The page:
A "Blue Lives Matter" ad is shown on Brainerd Road.
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FILE - In this March 8, 2016, file photo, House Majority Leader Gerald McCormick, R-Chattanooga, speaks during a House Finance Committee hearing in Nashville, Tenn. McCormick on Tuesday, April 19, vowed retribution for companies that spoke out against a transgender bathroom bill, suggesting that lawmakers should consider limiting tax incentives and grants to them. (AP Photo/Erik Schelzig, File)
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Sen. Todd Gardenhire, right, listens to Sen. Bo Watson Tuesday, January 5, 2016 at the Chattanooga Times Free Press.

More stories on the Dallas attack

NASHVILLE — Two local lawmakers say Thursday's targeted slayings of five police officers by a sniper in Dallas underscores the need for their planned "Blue Lives Matter" bill, which boosts criminal penalties for anyone convicted of attacking law enforcement personnel.

"It sounds like somebody just literally picked out police officers and began killing them, which obviously points to the need if people are targeting police officers," said House Majority Leader Gerald McCormick, R-Chattanooga, who plans to present the bill next year when the 110th General Assembly convenes. "I think that validates the idea that we target them when it comes to punishment."

Sen. Todd Gardenhire, R-Chattanooga, who plans to sponsor the Senate companion "Blue Lives Matter" bill, agreed, saying "nobody wants to see anybody needlessly and brutally shot and killed but when police officers are specifically targeted for absolutely no reason other than that they're police officers then we need to do everything possible to target the people involved."

Thursday's fatal shootings, in which seven other police officers and two bystanders were wounded, occurred at a peaceful Black Lives Matter protest over police shootings of black men in Louisiana and Texas.

Authorities say the shooter, identified as Micah Johnson, 25, told police that he was upset over the shootings and wanted to exterminate whites, "especially police officers," The Associated Press reported.

In Bristol, Tenn., Valdosta, Ga., and Ballwin, Mo., authorities say attackers also shot at officers, leaving two wounded, with the Ballwin officer "fighting for his life," The St. Louis Post-Dispatch reported.

Last month, McCormick, Gardenhire and four other lawmakers held a news conference to announce a three-bill "Blues Lives" package they intend to pursue in 2017.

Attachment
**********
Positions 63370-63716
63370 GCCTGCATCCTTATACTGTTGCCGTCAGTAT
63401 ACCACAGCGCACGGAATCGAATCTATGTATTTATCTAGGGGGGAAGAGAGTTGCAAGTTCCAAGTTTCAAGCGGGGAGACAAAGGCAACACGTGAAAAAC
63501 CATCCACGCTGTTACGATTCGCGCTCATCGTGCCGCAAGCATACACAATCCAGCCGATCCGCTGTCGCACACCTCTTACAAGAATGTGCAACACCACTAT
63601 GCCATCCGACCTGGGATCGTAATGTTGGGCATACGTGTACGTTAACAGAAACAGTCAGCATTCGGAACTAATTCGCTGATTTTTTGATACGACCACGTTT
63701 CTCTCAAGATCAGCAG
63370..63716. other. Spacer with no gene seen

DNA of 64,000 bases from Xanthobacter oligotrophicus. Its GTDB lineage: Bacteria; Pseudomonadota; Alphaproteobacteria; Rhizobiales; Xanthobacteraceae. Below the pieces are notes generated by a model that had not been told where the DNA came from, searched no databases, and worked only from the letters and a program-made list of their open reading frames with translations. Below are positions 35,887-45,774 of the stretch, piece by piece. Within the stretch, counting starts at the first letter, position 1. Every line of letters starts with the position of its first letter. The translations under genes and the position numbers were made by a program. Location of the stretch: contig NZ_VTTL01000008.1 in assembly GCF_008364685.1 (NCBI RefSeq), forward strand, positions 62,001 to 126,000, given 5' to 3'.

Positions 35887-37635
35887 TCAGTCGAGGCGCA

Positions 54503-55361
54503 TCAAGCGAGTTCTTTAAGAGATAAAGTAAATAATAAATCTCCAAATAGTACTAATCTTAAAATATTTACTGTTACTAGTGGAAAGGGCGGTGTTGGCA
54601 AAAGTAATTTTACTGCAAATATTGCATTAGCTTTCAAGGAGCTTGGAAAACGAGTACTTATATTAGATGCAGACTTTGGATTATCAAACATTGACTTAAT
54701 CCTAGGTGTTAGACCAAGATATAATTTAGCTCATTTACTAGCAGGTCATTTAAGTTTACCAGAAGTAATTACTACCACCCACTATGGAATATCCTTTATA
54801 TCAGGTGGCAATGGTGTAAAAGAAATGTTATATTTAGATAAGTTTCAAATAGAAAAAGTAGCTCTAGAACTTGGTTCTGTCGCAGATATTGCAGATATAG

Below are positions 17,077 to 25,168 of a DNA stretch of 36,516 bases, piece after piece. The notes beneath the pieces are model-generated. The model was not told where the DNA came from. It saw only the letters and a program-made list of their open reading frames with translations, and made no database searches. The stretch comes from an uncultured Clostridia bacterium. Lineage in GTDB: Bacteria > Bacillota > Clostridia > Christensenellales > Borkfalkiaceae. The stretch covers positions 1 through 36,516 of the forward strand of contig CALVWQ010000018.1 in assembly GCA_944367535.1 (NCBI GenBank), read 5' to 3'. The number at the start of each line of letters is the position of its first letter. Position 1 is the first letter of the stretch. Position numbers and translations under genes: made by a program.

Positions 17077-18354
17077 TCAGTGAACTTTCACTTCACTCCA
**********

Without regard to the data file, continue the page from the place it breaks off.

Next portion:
"Almost exactly a year ago we had an incident in Chattanooga where a terrorist actually attacked a couple of military installations," McCormick said at the news conference, referring to Mohammad Youssef Abdulazeez's bloody July 16, 2015, shooting rampage in which he killed five U.S. Marine and Navy reservists.

Abdulazeez, whom the FBI later said was "inspired" by terrorist groups' propaganda, was shot to death by Chattanooga police after he emerged from the Navy Reserve Training Center on Amnicola Highway.

Speaking by phone on Friday, McCormick said he had not been aware of the Bristol, Tenn., shooting.

"It's a terrible thing," he said of the shootings there and elsewhere, adding, "I think we're on the right track by trying to target those who target police officers."

McCormick said that anyone seeking to "stoke controversy and say that that somehow we're knocking the Black Lives Matter organization couldn't be anything further from the truth."

He said he and Sen. Mark Green, R-Clarksville, a sponsor of a separate bill, had discussed the issue before their news conference last month and agreed "we wanted to stay very far away from that."

McCormick said he hopes to win support from Democrats for the bill and said "as long as we don't get off on a racial type matter, I don't think we'll have any trouble at all" in passing his or the other bills.

He said he and Green are "going to take great pains not to let it go off in that direction and instead have a good discussion."

The McCormick/Gardenhire proposal would automatically elevate Class A and Class B simple assault misdemeanor charges on a police office to a Class E felony carrying up to six years imprisonment and up to $15,000 in fines upon conviction if the defendant "knew or should have known the person assaulted was a law enforcement officer."

Green and Rep. Mark White, R-Memphis, have a second bill that designates as a "hate crime" the killing or attempted killing of someone because they are a law enforcement officer or perceived to be one.

It would be classified as a Class A felony with the presumptive sentence awarded "at the maximum of the range permitted," Green said, which can mean the death penalty.

The Associated Press contributed to this report.

Contact Andy Sher at or 615-255-0550. Follow on twitter at AndySher1.